SUMMARY OF THE INVENTION

The image forming apparatus of this invention comprises converting means for receiving an image signal indicating a density of a pixel in an image formed from a plurality of the pixels arranged in a matrix of a main scanning direction and a sub scanning direction crossing at right angles and for converting the image signal into a signal indicating a coloring pattern corresponding to the density; and printing means for receiving the signal indicating the coloring pattern and for printing the image on a medium by coloring each of the plurality of the pixels in accordance with the coloring pattern. In the present image forming apparatus, each of the plurality of the pixels is divided into N sub-pixels in the sub scanning direction, wherein N is an integer larger than 1, and the converting means generates, as the signal indicating the coloring pattern of each pixel, a signal indicating one of L patterns selected in accordance with the image signal, wherein L is an integer larger than N+1. Each of the L patterns indicates which sub-pixels among the N sub-pixels are to be colored, thereby attaining L different densities of the pixel.

In one embodiment, the image forming apparatus further comprises a photosensitive body, and the printing means comprises exposing means for forming a latent image on the photosensitive body by exposing the photosensitive body in accordance with the selected coloring pattern, developing means for forming the image on the photosensitive body by developing the latent image, and transferring means for transferring the image from the photosensitive body onto the medium.

In one embodiment, the exposing means comprises a light emitting element array including a plurality of light emitting elements aligned parallel to the main scanning direction and driving means for driving the respective light emitting elements in accordance with the selected coloring pattern.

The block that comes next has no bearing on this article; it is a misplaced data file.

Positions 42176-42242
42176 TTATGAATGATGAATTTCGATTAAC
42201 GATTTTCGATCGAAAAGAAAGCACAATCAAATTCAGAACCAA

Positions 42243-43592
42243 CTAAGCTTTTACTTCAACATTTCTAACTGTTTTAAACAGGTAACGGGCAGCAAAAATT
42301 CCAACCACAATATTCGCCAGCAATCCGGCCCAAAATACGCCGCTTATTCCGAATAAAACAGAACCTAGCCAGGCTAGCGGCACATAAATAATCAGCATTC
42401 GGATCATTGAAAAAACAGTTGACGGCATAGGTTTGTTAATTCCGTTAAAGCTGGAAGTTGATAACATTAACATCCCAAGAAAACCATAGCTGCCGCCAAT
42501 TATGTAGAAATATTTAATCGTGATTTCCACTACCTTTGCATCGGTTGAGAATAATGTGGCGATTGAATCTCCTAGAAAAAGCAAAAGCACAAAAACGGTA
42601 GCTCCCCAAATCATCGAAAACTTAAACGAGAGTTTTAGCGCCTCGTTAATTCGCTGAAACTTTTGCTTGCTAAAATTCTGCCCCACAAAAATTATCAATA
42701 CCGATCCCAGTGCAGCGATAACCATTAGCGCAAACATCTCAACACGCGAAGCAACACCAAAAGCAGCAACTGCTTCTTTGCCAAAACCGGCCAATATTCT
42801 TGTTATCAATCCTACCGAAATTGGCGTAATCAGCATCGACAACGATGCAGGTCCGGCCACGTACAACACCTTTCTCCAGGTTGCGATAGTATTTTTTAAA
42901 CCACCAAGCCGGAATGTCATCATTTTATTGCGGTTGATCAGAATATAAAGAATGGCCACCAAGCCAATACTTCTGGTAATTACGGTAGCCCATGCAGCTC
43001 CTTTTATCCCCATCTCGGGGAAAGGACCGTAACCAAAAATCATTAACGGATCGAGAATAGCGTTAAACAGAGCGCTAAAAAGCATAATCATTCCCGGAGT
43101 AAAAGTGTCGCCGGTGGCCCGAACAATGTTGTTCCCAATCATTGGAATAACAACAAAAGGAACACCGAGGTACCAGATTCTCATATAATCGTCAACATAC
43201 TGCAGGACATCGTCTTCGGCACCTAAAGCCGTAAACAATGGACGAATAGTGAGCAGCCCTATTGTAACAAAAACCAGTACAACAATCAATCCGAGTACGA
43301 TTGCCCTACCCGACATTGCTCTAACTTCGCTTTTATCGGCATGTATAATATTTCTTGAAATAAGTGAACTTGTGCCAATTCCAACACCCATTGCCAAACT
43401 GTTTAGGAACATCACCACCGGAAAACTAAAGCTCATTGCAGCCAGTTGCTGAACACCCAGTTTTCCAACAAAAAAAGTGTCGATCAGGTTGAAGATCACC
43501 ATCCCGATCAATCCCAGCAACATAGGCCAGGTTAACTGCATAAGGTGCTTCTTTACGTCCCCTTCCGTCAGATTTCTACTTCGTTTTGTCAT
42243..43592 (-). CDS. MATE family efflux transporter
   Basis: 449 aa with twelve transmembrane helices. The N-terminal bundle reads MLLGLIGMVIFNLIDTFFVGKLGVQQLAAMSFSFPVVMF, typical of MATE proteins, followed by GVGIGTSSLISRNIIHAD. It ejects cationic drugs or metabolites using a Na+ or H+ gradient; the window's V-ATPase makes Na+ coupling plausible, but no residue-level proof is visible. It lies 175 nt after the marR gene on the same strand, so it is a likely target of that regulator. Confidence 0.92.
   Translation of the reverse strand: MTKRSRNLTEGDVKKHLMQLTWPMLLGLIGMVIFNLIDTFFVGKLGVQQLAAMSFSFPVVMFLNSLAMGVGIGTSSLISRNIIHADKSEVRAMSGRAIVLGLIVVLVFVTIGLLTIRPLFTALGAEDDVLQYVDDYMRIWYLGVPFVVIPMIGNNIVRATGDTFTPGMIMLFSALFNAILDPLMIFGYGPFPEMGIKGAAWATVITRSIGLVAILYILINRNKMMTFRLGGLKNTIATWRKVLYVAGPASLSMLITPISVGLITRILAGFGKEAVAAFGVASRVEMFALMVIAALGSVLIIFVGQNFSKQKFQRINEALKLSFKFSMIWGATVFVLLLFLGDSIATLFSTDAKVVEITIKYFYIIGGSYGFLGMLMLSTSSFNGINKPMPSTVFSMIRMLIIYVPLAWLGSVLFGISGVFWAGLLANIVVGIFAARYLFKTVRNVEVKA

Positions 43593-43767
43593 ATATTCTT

In one embodiment, each of the light emitting elements is in the shape of a rectangular having longer sides extending parallel to the main scanning direction.

In one embodiment, each of the light emitting elements is in the shape of an ellipse with a major axis extending parallel to the main scanning direction.

In one embodiment, the exposing means includes a light source; light amount control means provided between the photosensitive body and the light source; and driving means for driving the light amount control means in accordance with the selected coloring pattern.

In one embodiment, the converting means includes memory means for storing the L patterns.

In one embodiment, the converting means includes a combination logic circuit for receiving the image signal and for outputting one of the L patterns selected in accordance with the image signal as the signal indicating the coloring pattern.

In one embodiment, the printing means comprises a thermal head including a plurality of heating elements aligned parallel to the main scanning direction and driving means for supplying a current to each of the heating elements to be heated in accordance with the selected coloring pattern.

In one embodiment, each of the heating elements has heat distribution characteristics that the heat amount in each of the heating elements is largest in the center thereof in the main scanning direction and gradually decreases toward the periphery thereof.

Alternatively, the present invention provides a printing method comprising the steps of converting an image signal indicating the density of a pixel in an image formed from a plurality of the pixels arranged in a matrix of a main scanning direction and a sub scanning direction crossing at right angles into a signal indicating a coloring pattern corresponding to the density, each pixel being divided into N sub-pixels aligned in the sub scanning direction, wherein N is an integer larger than 1; and printing the image on a medium by coloring each pixel in accordance with the coloring pattern. In this method, the step of converting includes the step of generating, as the signal indicating the coloring pattern, a signal indicating one of L patterns selected in accordance with the image signal, wherein L is an integer larger than N+1. Each of the L patterns indicates which sub-pixels among the N sub-pixels are to be colored, thereby attaining L different densities of the pixel.